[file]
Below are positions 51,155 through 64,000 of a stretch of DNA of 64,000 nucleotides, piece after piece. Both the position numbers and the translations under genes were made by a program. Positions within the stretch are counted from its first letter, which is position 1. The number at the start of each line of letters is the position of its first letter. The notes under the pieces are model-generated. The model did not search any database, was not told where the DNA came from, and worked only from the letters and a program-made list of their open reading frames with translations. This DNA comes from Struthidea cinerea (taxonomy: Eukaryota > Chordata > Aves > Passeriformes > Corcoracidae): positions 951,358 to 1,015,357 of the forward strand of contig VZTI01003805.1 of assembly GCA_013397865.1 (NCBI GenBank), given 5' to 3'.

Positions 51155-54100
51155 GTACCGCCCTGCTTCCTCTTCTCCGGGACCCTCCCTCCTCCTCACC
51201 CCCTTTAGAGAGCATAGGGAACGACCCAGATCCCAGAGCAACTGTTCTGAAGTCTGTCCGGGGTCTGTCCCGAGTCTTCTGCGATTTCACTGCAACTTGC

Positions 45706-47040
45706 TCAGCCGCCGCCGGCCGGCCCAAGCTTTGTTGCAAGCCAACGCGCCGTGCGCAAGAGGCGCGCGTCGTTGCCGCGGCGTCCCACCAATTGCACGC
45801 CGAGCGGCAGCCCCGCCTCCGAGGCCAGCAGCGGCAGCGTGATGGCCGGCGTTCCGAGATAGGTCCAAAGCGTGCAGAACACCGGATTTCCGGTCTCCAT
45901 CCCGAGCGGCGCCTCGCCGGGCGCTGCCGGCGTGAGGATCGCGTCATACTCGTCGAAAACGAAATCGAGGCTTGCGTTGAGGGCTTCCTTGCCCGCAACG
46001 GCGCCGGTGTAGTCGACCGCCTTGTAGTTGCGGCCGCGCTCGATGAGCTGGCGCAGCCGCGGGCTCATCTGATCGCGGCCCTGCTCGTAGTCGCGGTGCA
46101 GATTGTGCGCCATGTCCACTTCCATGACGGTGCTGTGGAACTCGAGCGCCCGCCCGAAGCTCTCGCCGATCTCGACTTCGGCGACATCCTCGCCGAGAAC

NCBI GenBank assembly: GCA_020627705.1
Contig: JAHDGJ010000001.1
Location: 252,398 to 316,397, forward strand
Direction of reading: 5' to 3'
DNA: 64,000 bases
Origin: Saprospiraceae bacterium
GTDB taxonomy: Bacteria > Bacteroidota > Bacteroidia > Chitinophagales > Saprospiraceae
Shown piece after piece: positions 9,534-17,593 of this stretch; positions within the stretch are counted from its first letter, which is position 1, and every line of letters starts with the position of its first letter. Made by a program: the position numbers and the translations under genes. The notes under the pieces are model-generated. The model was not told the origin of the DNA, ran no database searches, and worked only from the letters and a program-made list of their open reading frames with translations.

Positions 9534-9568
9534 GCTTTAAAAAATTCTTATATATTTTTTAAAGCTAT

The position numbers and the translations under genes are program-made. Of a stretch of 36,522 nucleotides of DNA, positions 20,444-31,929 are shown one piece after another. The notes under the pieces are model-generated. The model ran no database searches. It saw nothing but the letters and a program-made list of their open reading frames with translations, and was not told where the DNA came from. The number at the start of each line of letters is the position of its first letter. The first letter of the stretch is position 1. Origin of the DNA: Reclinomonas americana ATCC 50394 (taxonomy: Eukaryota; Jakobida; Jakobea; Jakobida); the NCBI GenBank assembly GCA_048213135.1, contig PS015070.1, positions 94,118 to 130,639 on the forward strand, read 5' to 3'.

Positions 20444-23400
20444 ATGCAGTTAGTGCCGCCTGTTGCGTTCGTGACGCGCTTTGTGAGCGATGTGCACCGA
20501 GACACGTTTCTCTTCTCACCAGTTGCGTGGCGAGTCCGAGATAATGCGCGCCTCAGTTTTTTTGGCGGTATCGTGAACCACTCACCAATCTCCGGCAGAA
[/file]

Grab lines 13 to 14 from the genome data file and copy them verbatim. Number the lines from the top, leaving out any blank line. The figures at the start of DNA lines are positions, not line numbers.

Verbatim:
Location: 252,398 to 316,397, forward strand
Direction of reading: 5' to 3'